What efie do you have, deluxe (with red and black jacks) or basic? I assume this is a double (handles 2 o2's).

I have confirmed that I have a narrow band O2 sensor. I have the one with the red and black jacks, single, I have only one O2 in front of the cat. I will do more research on whether I have the EFIE hooked up correctly.
01-19-2009 02:38 PM
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thomasbala Offline
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RE: 91 Nissan Maxima 3.0 V6
(01-19-2009 02:38 PM)jrutherford Wrote:  
(01-19-2009 08:43 AM)colchiro Wrote:  Hi John.

I split your post off to one of it's own. Don't want to clutter up that thread and it's easier if we have one thread for one vehicle.

Any time you connect to the ecu there's a greater chance of connecting to the wrong wire. Grab the wrong harness and you might be connected to the seat belt sensor instead of the o2 sensor.

I'm guessing either you have the wrong wire or you have a AFR sensor (wide band), which is incompatible with your efie.

Did you confirm with Bruce what type of o2 you have (narrow band or wide band) before purchasing?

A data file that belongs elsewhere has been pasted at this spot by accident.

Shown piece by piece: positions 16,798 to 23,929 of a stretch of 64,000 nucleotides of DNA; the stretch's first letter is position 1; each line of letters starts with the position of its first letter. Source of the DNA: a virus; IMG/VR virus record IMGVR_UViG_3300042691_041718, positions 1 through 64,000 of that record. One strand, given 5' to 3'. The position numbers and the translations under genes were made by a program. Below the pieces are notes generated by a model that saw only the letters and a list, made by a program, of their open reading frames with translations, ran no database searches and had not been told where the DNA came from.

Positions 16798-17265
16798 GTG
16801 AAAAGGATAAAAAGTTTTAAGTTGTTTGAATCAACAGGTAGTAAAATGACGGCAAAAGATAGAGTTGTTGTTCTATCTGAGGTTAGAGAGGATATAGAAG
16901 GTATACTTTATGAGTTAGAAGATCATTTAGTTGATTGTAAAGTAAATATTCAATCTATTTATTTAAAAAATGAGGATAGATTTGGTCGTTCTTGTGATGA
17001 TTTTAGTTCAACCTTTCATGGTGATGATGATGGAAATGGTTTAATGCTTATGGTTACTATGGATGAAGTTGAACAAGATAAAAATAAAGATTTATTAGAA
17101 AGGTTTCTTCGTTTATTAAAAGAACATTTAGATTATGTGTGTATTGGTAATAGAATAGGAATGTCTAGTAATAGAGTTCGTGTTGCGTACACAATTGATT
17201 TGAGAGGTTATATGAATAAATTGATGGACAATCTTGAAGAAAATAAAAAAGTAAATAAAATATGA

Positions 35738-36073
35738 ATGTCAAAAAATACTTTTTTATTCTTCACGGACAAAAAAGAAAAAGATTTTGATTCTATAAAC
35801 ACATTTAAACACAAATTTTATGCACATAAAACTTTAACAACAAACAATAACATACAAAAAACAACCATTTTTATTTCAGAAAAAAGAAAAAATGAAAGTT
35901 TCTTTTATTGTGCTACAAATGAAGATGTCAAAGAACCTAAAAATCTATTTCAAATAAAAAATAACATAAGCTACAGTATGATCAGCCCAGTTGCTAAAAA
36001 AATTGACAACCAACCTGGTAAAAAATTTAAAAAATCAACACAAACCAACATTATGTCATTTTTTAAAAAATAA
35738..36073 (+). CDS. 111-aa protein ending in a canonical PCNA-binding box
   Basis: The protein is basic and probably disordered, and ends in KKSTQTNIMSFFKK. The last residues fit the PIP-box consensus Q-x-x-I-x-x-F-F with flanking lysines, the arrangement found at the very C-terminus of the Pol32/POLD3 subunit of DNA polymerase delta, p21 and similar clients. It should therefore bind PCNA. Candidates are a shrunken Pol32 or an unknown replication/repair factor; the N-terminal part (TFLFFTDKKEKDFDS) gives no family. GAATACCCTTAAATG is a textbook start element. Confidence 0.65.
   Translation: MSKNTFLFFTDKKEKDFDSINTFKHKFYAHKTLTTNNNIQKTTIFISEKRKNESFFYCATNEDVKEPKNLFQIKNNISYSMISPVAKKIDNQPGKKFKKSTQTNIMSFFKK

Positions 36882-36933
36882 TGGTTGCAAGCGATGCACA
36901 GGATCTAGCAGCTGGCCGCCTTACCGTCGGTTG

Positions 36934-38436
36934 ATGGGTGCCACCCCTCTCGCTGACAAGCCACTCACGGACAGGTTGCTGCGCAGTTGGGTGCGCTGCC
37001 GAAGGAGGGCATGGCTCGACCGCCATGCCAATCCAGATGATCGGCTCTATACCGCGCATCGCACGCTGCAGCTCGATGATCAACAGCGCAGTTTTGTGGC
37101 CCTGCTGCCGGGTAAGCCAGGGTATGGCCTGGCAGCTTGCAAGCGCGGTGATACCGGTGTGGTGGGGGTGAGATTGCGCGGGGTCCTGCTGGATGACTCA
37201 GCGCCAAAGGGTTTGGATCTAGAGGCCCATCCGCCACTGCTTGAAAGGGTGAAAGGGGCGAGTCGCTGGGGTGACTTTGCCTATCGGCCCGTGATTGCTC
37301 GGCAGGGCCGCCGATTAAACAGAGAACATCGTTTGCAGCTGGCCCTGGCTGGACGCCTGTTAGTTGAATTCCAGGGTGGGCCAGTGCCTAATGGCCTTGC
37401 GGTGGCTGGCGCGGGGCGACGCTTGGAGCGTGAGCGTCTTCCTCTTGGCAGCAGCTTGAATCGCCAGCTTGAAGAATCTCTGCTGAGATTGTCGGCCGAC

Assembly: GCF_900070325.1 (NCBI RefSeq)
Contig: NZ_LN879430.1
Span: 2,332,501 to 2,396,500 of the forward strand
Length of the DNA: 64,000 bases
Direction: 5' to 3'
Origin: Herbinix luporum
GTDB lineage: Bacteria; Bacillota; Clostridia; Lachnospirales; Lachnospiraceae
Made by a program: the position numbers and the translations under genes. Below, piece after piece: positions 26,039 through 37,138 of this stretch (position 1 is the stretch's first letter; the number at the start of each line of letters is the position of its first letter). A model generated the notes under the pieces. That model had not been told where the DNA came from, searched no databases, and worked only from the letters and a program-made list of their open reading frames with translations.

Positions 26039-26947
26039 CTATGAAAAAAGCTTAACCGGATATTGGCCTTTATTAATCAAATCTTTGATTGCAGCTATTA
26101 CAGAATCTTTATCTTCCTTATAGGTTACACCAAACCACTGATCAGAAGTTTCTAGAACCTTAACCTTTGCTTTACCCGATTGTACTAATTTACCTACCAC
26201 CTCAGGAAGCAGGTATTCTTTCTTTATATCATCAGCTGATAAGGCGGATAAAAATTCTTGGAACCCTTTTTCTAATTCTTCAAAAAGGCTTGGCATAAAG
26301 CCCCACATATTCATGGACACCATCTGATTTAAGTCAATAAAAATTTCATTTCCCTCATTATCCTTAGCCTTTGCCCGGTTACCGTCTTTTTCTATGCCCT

What efie do you have, deluxe (with red and black jacks) or basic? I assume this is a double (handles 2 o2's).

I have confirmed that I have a narrow band O2 sensor. I have the one with the red and black jacks, single, I have only one O2 in front of the cat. I will do more research on whether I have the EFIE hooked up correctly.

Rick knows a lot more about EFIEs than I do so if I say something contrary to what Rick says, listen to Rick. If I understand you correctly you have a single EFIE because you mistakenly think you only have 1 O2 sensor, pre cat. If you have a Nissan V6 you have 2 pre-cat O2 sensors and you need a dual EFIE. When I connected my deluxe dual EFIE I thought it would be so, so, so simple because the wiring diagram said the right O2 sensor was socket 51 and the left was socket 52, both wires were color coded white on the wiring diagram. Easy, just look for the 2 white wires going to the ECU from the harness. Oooh Nooh, there are at least 30 white wires in the harness connecting to the ECU. I ended up finding 51 and 52 by physically counting the row and column position from the diagram. Hooked it up according to Mike's instructions; plugged the harness into the ECU [didn't bolt it down though] and tried to start the car. No start, wore the battery down trying [I love my '98 nissan Maxima; my first foreign car; my other car, really my wife's, is a Lincoln]. I pride myself in being able to fix anything on my car; been turning wrenches for over 50 years. I thought I'd put it all back together, have it towed to the dealer and expect the worst. I screwed in the center bolt holding the wiring harness to the ECU and went inside to grab some iced tea. when I came out my Nissan was gone. Wife ran to 7-11 for some milk. Either that center bolt is a ground, or, I didn't have the harness pushed in all the way. What a relief. HHO and I took off from there and haven't stopped yet.